Like many other city-dwelling, twentysomething Alaskans, Shawna gets up in the morning and goes to work. She spends time with her family. She posts cute selfies on Instagram. She likes funny memes and reading and makeup.And she has always known her brain is a little bit different.
She skipped first grade, then went to second grade twice. She’s great at memorizing things -- phone numbers, gas prices -- but couldn’t tell you the plot of the book she just finished reading. She’s got a great job at a local financial institution, but she’s always broke a few days after payday.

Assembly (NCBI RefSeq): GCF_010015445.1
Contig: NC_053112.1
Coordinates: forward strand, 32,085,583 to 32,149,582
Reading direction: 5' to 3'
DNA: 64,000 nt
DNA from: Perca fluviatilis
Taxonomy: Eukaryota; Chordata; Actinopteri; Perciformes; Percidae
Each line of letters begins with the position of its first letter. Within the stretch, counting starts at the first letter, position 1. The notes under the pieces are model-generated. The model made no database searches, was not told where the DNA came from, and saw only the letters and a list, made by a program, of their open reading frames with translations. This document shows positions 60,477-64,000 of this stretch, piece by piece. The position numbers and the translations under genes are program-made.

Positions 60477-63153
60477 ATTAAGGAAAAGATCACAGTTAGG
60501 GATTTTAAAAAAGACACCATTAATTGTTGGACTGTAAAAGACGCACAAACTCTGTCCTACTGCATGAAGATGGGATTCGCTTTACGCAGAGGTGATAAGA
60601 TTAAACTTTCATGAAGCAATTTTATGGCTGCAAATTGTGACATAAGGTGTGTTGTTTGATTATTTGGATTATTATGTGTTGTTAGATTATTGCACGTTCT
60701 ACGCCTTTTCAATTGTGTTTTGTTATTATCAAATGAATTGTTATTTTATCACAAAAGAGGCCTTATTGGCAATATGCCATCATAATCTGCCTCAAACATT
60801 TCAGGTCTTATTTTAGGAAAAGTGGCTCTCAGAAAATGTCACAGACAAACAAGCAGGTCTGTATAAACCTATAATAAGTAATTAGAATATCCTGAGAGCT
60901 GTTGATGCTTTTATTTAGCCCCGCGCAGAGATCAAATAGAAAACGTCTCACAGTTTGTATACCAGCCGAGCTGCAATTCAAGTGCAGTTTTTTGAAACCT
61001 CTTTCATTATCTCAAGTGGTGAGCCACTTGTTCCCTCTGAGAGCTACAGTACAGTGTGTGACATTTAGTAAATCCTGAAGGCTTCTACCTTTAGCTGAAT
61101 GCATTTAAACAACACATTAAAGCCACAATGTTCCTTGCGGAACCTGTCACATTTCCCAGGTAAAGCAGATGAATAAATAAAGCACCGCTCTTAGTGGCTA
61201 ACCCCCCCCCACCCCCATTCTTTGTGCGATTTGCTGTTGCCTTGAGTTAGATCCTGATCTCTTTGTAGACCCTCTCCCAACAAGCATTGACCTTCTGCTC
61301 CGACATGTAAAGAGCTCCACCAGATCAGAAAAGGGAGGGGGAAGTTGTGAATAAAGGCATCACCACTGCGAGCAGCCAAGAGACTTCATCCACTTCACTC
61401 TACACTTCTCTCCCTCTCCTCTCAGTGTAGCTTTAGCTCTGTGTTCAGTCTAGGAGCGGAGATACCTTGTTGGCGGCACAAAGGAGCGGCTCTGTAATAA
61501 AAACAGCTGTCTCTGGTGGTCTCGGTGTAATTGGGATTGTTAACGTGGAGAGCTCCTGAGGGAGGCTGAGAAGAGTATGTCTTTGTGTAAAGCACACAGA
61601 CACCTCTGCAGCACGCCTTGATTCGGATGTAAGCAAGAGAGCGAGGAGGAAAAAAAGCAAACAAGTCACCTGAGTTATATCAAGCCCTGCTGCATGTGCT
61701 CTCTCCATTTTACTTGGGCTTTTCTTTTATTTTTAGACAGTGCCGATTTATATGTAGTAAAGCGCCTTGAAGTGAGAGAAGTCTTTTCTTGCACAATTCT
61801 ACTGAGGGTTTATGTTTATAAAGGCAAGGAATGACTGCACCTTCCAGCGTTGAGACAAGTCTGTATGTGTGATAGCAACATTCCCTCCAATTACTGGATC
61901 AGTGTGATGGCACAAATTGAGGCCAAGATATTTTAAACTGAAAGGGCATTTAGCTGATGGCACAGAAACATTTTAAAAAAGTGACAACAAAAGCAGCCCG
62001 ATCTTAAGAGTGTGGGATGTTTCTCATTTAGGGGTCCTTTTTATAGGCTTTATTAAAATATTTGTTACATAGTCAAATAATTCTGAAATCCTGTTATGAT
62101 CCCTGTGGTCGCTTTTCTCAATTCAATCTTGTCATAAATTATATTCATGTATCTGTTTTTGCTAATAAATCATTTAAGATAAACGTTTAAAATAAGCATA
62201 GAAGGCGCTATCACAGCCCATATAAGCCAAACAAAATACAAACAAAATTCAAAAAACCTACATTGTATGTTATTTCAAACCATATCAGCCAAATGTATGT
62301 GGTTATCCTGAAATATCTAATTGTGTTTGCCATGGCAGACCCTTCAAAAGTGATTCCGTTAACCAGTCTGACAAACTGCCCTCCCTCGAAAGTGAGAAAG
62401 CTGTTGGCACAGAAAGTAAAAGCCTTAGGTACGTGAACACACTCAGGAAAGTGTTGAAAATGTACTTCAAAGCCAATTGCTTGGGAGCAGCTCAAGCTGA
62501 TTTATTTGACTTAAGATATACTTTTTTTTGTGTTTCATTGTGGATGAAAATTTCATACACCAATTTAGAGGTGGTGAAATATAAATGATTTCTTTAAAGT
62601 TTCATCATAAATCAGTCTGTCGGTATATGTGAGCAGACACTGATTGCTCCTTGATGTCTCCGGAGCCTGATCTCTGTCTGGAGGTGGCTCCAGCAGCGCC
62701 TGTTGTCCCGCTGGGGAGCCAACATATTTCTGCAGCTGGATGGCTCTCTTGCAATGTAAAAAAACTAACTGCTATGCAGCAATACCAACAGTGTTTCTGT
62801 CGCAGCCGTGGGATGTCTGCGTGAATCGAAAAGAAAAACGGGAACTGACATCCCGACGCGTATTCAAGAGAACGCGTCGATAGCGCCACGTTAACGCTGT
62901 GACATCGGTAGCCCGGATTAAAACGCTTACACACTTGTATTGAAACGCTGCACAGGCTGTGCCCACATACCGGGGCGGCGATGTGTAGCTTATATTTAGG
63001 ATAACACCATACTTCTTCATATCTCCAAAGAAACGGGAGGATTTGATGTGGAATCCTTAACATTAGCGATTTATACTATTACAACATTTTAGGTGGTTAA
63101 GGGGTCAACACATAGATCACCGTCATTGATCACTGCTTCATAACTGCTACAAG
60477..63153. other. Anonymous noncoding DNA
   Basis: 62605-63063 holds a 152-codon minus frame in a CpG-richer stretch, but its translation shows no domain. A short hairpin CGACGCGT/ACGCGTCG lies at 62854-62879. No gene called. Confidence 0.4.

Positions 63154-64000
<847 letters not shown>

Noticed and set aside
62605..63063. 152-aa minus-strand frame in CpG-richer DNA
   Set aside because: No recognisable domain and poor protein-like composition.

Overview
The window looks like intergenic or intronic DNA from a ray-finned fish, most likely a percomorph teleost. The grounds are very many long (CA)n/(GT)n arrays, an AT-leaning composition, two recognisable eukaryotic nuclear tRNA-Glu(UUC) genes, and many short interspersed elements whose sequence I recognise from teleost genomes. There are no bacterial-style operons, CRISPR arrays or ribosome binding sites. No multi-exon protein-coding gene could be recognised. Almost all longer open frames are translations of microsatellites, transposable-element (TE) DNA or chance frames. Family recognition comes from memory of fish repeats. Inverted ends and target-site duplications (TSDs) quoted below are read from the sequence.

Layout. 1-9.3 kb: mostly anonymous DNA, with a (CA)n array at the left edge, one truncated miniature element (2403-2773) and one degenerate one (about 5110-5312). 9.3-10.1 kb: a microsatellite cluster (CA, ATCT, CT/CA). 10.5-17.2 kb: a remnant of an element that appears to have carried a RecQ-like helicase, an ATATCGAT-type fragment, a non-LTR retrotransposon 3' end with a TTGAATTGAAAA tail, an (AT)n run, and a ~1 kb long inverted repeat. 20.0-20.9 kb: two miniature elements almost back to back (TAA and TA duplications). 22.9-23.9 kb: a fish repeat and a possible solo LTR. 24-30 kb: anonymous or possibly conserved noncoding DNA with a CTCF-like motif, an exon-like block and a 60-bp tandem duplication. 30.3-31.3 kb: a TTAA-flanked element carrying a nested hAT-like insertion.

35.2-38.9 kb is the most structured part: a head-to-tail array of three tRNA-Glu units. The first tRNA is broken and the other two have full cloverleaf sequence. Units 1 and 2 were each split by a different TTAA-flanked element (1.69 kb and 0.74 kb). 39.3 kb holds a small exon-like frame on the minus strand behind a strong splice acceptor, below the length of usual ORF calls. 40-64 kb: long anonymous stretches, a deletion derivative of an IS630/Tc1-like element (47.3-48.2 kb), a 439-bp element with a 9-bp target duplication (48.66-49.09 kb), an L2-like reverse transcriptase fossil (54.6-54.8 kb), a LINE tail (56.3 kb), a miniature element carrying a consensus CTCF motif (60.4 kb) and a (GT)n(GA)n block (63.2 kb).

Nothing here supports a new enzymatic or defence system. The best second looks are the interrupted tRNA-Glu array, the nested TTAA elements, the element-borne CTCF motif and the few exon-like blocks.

“I look perfectly fine,” Shawna said. “It doesn’t look like I should have difficulty with anything, but I do.”
Shawna -- whose last name has been withheld to protect her privacy -- experiences a fetal alcohol spectrum disorder.
“I’m a successful 23-year-old with FASD,” she said. “It’s possible.”
But it might not be, she added, if she didn’t know why her brain works the way it does. When she was 8 years old, Shawna got something that sets her apart from many other people with FASDs: a diagnosis.
Learn more:Living with FASD